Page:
Latest Developments in Alzheimer’s Disease Management

October 30, 2017

During her presentation entitled “New Horizons in the Management of Alzheimer’s Disease: Advances in Early Diagnosis & Treatment Strategies,” Marwan N Sabbagh, MD, director of the Alzheimer's and Memory Disorders Division at the Barrow Neurological Institute, discussed the importance of early diagnosis, the current understanding of Alzheimer’s Disease pathophysiology, and the current and emerging treatments.

Dr Sabbagh explained that 5 million patients in the United States have Alzheimer’s Disease, with a projected 16 million by 2050. The disease is also the sixth leading cause of death, according to Dr Sabbagh, and costs around $259 billion annually—making it the most expensive disease in the United States.

“Many obvious benefits to early diagnosis exist, and effective pharmacological and

nonpharmacological treatments for symptoms of Alzheimer’s Disease are available,” Dr Sabbagh said while explaining the importance of an early diagnosis. She also noted that early risk factors include females, APOE-e4 genotype, hypertension, diabetes, head trauma, and family history.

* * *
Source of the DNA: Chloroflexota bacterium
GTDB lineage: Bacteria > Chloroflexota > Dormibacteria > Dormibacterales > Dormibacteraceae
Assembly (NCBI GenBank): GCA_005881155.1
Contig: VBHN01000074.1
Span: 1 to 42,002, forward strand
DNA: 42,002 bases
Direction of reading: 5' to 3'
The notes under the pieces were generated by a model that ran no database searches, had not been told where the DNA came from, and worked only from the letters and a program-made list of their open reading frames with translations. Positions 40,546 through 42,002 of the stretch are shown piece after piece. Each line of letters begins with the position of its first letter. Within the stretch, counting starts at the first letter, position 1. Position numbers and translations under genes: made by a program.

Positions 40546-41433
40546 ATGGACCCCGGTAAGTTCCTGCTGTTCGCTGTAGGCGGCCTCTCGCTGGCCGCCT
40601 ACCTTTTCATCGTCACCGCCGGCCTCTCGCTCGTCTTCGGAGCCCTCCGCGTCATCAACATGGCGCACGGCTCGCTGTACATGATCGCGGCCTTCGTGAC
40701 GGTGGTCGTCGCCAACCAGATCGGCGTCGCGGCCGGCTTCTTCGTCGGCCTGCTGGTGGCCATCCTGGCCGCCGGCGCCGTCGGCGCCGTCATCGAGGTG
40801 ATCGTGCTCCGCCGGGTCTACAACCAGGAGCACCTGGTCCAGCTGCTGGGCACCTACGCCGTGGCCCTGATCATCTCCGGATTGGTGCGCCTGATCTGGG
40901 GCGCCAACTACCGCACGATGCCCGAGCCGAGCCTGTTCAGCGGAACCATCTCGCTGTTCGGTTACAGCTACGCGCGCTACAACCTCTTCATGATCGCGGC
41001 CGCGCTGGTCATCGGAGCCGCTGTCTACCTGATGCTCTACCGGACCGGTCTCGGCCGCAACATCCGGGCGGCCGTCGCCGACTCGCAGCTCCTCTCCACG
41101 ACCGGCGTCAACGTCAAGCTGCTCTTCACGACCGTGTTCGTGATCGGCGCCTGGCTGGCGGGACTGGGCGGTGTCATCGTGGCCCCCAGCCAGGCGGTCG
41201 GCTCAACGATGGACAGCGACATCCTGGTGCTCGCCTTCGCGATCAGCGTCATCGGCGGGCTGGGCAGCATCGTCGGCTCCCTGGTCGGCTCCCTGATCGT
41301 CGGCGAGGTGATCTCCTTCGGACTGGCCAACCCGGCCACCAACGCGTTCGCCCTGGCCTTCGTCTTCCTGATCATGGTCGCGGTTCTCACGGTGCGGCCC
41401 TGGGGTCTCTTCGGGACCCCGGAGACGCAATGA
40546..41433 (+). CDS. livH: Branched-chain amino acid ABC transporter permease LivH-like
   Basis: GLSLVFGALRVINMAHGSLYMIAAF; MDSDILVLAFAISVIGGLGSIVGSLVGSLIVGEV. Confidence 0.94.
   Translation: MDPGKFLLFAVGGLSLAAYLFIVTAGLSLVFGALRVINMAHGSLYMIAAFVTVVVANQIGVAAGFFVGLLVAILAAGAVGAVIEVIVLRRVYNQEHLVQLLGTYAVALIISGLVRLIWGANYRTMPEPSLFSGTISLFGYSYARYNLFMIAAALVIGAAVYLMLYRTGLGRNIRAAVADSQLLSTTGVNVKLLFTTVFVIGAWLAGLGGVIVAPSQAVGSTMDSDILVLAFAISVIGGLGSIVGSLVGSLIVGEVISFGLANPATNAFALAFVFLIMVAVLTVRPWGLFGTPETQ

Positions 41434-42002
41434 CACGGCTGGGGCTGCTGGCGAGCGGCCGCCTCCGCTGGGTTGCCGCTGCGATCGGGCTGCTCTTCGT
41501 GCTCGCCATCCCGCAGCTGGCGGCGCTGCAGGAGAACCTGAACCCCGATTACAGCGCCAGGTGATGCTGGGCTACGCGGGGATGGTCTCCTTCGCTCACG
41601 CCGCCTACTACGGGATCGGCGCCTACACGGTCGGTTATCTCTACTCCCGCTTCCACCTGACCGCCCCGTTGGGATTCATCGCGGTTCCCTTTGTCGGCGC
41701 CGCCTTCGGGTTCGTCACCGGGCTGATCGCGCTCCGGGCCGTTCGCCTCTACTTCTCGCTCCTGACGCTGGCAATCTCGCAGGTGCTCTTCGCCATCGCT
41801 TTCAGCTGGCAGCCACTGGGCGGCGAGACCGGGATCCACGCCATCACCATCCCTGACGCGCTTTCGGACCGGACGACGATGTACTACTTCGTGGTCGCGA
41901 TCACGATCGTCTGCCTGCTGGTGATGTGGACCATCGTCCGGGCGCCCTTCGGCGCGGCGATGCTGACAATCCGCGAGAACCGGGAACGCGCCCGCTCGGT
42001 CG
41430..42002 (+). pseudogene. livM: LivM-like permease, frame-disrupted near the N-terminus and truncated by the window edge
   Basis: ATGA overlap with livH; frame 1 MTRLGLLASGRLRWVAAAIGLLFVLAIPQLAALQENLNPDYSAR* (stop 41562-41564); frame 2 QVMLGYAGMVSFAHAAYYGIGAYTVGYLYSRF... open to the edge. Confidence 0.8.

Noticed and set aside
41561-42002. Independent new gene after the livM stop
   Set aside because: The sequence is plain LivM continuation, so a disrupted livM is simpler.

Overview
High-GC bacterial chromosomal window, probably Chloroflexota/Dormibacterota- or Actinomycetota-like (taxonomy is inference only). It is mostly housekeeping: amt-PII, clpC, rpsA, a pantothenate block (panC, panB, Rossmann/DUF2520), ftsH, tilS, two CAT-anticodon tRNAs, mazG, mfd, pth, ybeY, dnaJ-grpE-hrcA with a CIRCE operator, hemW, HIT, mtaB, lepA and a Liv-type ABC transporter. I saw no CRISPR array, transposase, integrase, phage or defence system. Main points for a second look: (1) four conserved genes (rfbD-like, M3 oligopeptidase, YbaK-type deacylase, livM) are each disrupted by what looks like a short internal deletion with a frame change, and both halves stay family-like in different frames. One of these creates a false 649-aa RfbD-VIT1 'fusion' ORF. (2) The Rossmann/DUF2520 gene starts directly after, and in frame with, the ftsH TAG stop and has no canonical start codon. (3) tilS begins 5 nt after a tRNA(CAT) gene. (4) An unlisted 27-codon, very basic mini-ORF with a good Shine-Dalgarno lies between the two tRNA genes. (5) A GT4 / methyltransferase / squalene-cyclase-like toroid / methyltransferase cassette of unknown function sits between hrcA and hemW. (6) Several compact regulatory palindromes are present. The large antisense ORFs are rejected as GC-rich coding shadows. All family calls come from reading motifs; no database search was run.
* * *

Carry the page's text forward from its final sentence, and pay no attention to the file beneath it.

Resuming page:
The APOE‐e4 is present in about 20% of the population, according to Dr Sabbagh, which increases the risk and decreases the likely age of onset. She stressed that the gene has a modest effect on predicting the disease but is not a positive predictor 100% of the time.

She explained that currently, the main goal of treatment is to arrest the disease, slow its progress, and to achieve symptomatic benefits over time.

The currently used, well-tolerated therapies for disease management include cholinesterase inhibitors and memantine. Dr Sabbagh also highlighted some disease modifying therapies, including aducanumab, which have demonstrated theraptutic effects in clinical trails.

“Potential therapeutic effects may be larger in mild‐stage, very mild, or MCI stages than in moderate‐stage,” she said. “Increasingly, immunotherapy trials are looking to intervene at earlier stages to see if disease progression can be interrupted prior to symptomatic onset.

“Several agents with different mechanisms of action are in clinical trials to evaluate whether disease progression can be slowed.” Among these, Dr Sabbagh highlighted β-secretase inhibiors, RAGE antagonists, melatonin receptor antagonists, and an anti-tau vaccine.

David Costill

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